Sunday, February 21, 2010

The Temple In One's Heart

Reuven Shefigal escreveuàs 4:21 de 19 de Fevereiro de 2010
In this weeks Parsha Bnei Yisrael are called upon to contribute to the building of the Mishkan. Each individual is to give according to his heart's inclinations, to be as generous or frugile as one sees fit. Alongside this donation, is the required, sort of tax, that each mature man must give, the half-shekel, which was used for the foundational sockets of the Mishkan. This was a set sum which could not be added to or detracted from, regardless of one's ability or desire.

The mutual obligation clearly represents the principle of equality opposite each other, as a nation, unity of purpose, and before Hashem, the national concensus to accept His Reign and the standing before Him as an individual.
The Rambam, as explained by Rav Elimelech from Lazynsk, took this to an additional realm. The half-shekel also indicates that no one is complete without his mutual and common binding to the whole, and there is shared responsibility between us. Each person should see himself as able to tip the balance, the scale of judgement, with every action, thought and spoken word.

If we could train ourselves to take this thought abit farther, it would change our lives. A person should look at himself as if he\she stands exactly at the even point as regards one's merits and demerits. Such, one would understand that one's next act will tip the scale to here or there. Life or Death, Reward or Punishment, Good or Bad. One shoud look at the community that way and at the nation, and at the world civilisation too, as being dependent solely and exclusively, on his/her personal choice at this very moment.

Reaching this point seems unattainable on a practical level? However, cognitively we can build a ladder that will take us there. The Mishkan represents this concept and parallels the birth of the Nation of Israel. The Bnei Yisrael used the Mishkan in the desert and eventually it reached Shilo, after conquering a large part of Eretz Yisrael, The Promised Land, where it stood an additional 369 years, and was replaced by the Bet Hamikdash in Yerushalayim. In Shilo the Mishkan received a stone base, yet the roof was of the original Mishkan. The Bet Hamikdash was built by King Solomon with a permanent foundation and roof.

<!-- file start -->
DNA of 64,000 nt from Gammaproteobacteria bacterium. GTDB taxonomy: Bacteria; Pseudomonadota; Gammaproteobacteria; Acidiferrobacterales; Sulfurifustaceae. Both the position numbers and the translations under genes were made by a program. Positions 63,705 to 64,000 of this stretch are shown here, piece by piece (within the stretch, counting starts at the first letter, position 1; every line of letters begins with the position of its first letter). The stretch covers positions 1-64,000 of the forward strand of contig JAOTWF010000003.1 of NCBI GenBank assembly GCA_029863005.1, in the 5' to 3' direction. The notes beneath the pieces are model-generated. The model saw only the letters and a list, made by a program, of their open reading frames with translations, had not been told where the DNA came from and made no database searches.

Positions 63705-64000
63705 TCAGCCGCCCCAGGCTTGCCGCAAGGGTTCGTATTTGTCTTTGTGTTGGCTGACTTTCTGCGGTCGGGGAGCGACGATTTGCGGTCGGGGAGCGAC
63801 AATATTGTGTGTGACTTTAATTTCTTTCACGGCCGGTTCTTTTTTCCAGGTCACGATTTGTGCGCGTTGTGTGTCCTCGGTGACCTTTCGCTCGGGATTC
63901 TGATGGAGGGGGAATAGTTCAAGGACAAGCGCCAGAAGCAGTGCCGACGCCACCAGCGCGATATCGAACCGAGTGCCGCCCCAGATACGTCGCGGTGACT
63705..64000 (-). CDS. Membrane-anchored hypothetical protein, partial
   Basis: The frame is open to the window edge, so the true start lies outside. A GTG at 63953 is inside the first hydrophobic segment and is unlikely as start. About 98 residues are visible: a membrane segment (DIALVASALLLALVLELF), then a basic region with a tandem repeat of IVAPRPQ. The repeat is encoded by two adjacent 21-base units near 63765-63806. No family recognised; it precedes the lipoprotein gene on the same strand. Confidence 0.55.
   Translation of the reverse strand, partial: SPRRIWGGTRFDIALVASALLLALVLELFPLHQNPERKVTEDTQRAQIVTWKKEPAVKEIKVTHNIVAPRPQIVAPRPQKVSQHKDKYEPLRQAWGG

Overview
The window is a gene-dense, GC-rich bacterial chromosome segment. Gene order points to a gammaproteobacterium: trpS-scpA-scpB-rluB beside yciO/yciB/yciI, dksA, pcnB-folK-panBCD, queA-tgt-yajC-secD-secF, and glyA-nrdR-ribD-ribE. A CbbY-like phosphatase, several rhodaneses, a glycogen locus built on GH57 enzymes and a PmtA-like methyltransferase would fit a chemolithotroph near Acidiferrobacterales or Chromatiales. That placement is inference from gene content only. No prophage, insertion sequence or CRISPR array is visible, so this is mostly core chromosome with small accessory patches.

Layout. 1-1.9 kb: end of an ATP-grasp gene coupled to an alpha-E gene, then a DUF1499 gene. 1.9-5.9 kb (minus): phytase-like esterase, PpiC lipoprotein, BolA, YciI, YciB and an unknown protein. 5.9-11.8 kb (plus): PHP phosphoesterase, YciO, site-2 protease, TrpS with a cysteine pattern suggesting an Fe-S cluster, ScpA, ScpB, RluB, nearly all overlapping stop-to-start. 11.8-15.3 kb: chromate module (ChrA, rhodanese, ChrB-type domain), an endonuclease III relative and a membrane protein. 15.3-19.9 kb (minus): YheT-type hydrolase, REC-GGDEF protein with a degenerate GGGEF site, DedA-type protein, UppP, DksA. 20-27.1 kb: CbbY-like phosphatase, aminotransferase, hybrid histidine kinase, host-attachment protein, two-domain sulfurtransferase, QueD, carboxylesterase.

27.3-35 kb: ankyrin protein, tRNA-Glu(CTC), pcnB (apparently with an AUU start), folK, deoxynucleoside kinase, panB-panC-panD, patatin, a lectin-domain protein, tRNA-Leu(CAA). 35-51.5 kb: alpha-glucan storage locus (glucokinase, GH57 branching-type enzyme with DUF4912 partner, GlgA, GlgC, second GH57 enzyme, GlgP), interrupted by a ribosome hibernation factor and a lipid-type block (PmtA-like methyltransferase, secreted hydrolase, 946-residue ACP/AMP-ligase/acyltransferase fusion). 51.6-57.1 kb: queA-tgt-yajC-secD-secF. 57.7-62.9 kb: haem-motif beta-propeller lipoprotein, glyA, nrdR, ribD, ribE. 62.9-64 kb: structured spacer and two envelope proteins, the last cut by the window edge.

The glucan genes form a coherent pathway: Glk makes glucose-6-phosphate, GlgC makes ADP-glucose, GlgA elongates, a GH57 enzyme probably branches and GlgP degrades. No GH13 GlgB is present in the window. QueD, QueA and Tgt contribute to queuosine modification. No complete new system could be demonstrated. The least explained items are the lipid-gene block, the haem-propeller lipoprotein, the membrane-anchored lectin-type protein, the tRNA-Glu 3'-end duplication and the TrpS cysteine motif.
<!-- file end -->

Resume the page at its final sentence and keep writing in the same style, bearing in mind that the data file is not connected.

The maturing of Bnei Yisrael parallels the Temple they had at any given time in their development. And as we explained, there really is no ignoring one's personal part in the whole. In the desert, we are like children, being cared and nutured by Hashem. There is Mon, clouds of glory, etc., and when we reach the taking up of arms to conquer the land, we are like young mature men, with a stron root and foundation, just as the Mishkan in Shilo. When we become grown, tested and experienced men we have a Bet Mikdash. If we remove the yoke of Torah, we risk losing all, as has happened to our great people twice.

The Third and final Temple is waiting for our mutual commitment. May it be Hashem's will to bring about our personal and collective redemption and geula, speedily in these forthcoming days.